Ribble Valley at war
Child Action Northwest and Local News WW2
Thanks to Gordon Fairweather for the following article.
More from Child Action Northwest- formally “Blackburn Orphanage”
In last year’s Parish Newsletter readers were reminded of the glorious past of the old Blackburn Orphanage and how it was founded by James Dixon in 1886 when he placed all his savings into an orphanage building fund. Many thousand of homeless or destitute children were cared for in a safe secure home until they reached the age of 16 and most became worthy citizens, loving parents and valued members of the community. In the First World War 116 fought for their county and ten gave their lives. In the Second World War seven died - one of whom lost his life when the HMS Hood was sunk in 1941 by the German Bismark - the largest battleship ever built.James Dixon was not a rich man - he was a joiner by trade - but amazingly he managed to raise enough money not only to build one but two orphanage buildings and was also able to fund the every day costs of looking after the children. As a Sunday School teacher we know from his diaries that he used to visit his class pupils in their homes and so knew first hand of the poverty and hardship that existed. With this first hand knowledge he was able to prick the conscience of the better off citizens of the town to good effect. One entry from his diary says he found a little boy (Peter Tomlinson) with his mother in an empty room in Pipermakers Entry, Furthergate. There was absolutely nothing in the house but some straw and a candle in a bottle burning near the straw. The mother was dead drunk, having sold the little boy’s clogs for drink.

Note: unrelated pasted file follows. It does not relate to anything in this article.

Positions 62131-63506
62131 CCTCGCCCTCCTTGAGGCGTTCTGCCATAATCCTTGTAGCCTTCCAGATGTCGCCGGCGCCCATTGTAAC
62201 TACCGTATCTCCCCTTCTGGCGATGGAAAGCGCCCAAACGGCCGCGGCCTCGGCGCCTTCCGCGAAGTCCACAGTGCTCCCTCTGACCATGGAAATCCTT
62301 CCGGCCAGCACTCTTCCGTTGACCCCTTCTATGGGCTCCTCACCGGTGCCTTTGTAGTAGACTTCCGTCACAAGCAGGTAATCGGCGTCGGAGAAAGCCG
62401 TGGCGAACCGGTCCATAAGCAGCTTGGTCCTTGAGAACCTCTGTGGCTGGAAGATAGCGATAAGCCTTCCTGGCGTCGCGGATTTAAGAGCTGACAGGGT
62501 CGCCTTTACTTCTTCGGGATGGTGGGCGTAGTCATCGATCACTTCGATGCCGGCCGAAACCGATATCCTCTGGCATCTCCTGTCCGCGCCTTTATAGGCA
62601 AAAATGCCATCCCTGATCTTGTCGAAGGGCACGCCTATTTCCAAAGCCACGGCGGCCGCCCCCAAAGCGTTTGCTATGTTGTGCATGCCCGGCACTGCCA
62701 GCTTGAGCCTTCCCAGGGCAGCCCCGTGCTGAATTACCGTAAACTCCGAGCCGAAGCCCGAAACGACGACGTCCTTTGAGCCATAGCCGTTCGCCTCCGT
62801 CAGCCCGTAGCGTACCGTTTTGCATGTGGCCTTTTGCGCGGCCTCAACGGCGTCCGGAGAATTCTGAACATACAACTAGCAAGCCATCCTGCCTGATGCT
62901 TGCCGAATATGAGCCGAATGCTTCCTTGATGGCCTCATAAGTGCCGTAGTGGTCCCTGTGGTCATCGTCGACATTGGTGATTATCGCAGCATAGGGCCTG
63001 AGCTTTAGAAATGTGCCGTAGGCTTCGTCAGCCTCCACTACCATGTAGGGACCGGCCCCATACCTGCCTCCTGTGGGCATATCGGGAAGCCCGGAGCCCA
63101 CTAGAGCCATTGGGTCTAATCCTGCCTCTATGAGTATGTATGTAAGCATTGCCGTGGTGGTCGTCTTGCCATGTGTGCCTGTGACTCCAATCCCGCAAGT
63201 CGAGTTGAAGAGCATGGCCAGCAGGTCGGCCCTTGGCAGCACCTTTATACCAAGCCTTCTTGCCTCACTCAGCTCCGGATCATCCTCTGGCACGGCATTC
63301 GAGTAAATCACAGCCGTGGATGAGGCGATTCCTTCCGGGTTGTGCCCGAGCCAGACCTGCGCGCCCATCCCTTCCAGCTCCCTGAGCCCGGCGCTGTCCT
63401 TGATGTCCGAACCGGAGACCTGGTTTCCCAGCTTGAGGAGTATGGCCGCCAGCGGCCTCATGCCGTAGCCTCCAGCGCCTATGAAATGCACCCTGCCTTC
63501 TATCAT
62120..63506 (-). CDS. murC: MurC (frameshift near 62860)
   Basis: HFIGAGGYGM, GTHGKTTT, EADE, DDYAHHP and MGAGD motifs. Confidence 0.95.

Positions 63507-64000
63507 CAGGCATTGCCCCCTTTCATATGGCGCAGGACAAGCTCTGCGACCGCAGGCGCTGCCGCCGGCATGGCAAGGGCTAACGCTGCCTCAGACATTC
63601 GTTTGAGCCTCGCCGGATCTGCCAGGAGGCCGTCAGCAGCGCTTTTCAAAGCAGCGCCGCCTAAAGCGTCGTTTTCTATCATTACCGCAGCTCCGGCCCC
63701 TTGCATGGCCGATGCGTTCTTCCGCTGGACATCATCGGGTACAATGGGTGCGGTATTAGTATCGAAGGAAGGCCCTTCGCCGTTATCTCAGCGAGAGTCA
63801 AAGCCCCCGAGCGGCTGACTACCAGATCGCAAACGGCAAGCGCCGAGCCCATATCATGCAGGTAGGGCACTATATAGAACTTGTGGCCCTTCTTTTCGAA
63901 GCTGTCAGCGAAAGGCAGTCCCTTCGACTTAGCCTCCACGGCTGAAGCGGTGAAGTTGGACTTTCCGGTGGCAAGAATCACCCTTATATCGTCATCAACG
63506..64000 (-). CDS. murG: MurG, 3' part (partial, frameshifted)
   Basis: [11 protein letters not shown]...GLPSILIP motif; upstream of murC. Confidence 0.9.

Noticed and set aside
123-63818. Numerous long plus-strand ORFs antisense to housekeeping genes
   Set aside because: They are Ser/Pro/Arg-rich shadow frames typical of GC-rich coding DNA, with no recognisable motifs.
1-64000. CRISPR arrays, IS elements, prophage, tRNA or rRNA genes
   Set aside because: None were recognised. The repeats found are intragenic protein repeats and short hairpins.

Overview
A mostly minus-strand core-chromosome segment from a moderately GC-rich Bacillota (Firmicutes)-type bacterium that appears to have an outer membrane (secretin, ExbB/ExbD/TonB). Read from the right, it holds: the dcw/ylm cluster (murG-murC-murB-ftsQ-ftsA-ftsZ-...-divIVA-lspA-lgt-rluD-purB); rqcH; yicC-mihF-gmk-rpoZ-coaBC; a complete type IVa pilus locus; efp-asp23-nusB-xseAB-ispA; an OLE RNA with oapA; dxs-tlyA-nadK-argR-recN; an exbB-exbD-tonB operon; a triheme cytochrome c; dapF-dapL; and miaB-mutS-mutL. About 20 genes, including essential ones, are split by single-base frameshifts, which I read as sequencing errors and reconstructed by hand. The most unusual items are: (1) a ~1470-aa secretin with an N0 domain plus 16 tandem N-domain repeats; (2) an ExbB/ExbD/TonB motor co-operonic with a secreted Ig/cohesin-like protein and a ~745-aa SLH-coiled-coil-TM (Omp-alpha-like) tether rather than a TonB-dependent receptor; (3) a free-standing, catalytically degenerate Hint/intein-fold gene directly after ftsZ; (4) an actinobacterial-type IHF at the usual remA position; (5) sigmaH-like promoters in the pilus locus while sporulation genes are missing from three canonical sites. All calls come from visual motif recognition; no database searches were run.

Clitheroe Civil Defence
Clitheroe Civil Defence record reviewed (Clitheroe Advertiser & Times). Friday 18th May. 1945.
"We had 98 Bomb alerts but no bombs".
During the war, Clitheroe had 98 air raid alerts lasting a total of 147 hours, but no bombs fell in the town. The nearest dropped at Siddows, and others fell at Chatburn, Whalley and Lower Hodder. These facts were recalled by Councillor F.Dugdale, Chairman of the Civil Defence Committee, at Tuesday night's meeting of the Town Council, in the course of a survey of the work of the Civil Defence Services.